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Lisa will be presenting TWO workshops at the 37th Annual International Conference on Child and Family Maltreatment (In-Person OR On-Demand).

1.) Becoming an External Regulator for Trauma Integration

Research in neuroscience and interpersonal neurobiology sheds light on the need for the therapist to act as the external regulator supporting the client to move towards the intensity they are experiencing allowing for integration.  This workshop explores this need during trauma integration for two primary reasons: 1) Clients need to borrow the therapist’s regulatory capacity as they work through their traumatic thoughts, feelings and sensations in therapy and 2) The therapist’s ability to regulate themselves during the intensity increases the capacity for presence and attunement with the client, while simultaneously supporting the health and longevity of their own nervous system.

Without the ability of the therapist to become the external regulator for the intensity that arises during trauma integration, both the client and the therapist are at risk for emotional flooding and high levels of dysregulation in their nervous systems.  Over time, this can significantly impact a therapist’s longevity in the field, as well as the ability to stay attuned and present to a client in sessions.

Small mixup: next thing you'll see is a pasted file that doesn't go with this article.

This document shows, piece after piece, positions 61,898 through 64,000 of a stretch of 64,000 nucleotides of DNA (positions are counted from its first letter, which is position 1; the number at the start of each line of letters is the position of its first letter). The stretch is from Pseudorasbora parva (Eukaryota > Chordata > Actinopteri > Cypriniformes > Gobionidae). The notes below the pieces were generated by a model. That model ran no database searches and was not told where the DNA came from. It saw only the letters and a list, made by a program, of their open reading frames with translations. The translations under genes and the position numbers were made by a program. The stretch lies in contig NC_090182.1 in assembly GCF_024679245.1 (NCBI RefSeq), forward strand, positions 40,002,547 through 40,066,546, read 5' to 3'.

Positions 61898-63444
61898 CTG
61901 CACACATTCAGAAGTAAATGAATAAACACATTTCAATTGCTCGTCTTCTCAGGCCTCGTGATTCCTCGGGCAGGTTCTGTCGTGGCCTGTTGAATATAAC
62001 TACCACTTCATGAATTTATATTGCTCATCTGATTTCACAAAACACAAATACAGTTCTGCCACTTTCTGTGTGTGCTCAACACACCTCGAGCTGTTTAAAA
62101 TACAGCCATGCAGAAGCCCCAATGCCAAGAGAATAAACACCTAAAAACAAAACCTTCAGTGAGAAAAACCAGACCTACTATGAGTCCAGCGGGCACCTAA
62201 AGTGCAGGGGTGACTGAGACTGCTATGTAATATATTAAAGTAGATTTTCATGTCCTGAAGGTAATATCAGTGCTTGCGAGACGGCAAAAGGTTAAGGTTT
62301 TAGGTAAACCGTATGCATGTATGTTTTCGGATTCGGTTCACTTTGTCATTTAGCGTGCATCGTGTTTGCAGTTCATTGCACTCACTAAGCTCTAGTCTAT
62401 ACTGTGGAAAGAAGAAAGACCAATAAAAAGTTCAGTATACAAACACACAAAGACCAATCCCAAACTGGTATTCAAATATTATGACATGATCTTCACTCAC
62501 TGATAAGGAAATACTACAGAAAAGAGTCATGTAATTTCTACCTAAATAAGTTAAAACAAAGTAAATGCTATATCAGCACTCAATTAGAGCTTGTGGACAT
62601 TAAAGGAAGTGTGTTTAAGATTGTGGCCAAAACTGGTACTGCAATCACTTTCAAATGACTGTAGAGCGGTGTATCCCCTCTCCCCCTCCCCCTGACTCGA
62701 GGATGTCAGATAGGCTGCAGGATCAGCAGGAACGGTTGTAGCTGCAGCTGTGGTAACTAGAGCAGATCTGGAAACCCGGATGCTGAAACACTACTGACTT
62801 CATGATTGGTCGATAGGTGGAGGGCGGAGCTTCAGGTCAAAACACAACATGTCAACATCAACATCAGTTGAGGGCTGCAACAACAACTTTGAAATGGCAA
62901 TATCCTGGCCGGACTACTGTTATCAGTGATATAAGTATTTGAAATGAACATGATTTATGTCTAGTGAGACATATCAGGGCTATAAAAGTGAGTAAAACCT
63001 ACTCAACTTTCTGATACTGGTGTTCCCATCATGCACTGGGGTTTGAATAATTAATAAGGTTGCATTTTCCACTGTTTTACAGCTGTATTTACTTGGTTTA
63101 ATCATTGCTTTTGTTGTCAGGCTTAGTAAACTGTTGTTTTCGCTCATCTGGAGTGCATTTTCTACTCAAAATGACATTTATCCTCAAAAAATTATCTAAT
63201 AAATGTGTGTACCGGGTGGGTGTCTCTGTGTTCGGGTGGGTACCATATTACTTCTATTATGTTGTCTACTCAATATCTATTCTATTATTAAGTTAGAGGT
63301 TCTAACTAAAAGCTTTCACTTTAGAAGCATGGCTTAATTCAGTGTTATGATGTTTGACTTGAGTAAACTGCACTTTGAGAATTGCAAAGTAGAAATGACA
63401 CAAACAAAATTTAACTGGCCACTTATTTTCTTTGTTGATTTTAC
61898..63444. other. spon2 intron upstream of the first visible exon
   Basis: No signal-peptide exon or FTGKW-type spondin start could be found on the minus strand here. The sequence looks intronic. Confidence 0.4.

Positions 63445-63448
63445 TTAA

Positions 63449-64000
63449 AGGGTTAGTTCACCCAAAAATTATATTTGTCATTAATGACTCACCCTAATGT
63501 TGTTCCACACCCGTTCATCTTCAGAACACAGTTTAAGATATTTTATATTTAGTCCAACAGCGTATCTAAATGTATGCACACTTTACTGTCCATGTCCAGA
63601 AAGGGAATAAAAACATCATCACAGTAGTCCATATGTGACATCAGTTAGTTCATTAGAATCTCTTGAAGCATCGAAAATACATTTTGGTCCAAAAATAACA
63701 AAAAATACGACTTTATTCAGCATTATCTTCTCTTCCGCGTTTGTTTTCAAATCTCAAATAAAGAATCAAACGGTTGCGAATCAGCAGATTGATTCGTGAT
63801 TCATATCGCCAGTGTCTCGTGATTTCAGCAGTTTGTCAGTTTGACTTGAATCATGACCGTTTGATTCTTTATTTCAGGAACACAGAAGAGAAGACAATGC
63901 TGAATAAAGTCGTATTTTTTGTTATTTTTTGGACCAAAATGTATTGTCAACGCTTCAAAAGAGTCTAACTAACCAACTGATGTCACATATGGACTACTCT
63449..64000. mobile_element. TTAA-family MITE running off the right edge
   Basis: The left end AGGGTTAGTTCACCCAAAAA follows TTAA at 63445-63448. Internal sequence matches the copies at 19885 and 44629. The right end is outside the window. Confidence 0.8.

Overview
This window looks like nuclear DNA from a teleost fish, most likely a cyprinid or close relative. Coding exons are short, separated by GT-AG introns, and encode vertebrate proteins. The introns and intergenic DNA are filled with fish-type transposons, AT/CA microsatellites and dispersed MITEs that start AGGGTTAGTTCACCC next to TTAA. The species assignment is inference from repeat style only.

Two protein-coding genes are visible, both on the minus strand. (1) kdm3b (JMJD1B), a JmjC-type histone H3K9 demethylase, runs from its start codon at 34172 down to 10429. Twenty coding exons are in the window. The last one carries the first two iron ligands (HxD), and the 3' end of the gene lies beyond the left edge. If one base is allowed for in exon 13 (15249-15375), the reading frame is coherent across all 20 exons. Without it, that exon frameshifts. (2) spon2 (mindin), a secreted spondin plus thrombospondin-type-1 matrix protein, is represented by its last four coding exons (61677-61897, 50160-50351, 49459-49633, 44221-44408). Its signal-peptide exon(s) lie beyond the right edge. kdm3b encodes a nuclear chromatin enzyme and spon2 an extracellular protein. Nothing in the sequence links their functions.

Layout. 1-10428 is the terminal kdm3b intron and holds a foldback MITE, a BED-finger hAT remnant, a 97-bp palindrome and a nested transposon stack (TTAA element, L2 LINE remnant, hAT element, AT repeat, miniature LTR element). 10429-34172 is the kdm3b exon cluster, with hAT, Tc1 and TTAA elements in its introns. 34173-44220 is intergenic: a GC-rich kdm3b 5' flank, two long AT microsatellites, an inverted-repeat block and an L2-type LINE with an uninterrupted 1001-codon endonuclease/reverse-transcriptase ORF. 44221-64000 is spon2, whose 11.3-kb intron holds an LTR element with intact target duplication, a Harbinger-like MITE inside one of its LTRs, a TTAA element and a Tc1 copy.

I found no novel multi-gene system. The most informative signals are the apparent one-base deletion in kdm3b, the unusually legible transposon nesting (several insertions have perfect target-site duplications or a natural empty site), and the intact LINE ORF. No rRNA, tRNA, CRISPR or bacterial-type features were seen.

San Diego (Live or Virtual): January 26th, 2022 @ 8-9:15am PST


2.) Understanding and Integrating Trauma Play 

Child therapists are on the front line every day helping children integrate the traumas in their lives.  Often their sessions are filled with swords fights, battles, babies dying, handcuffs, the therapist dying, explosions, or other highly intense play. During these sessions, therapists are set up to watch or be a part of play that often takes them right to the edge of their own window of tolerance and capacity to hold the intensity.

Although aggression and death are a common part of trauma play, many therapists don’t have a clear understanding of what to do and how to facilitate the intensity when it enters the playroom during play.  The result can lead to inadvertently promoting aggression and increasing low brain disorganization.  It can also lead to the therapist feeling beat up, exhausted and hyper-aroused themselves, which can over time significantly impact their longevity in the field, as well as their ability to stay attuned and present to a child in the play room.  This workshop is designed to help play therapists understand trauma play from a neuro-biological perspective and using a Synergetic Play Therapy lens, discover ways to support integration.

San Diego (Live or Virtual): January 26th, 2022 @ 1-2:15pm PST


For more information or to register for the conference, click HERE.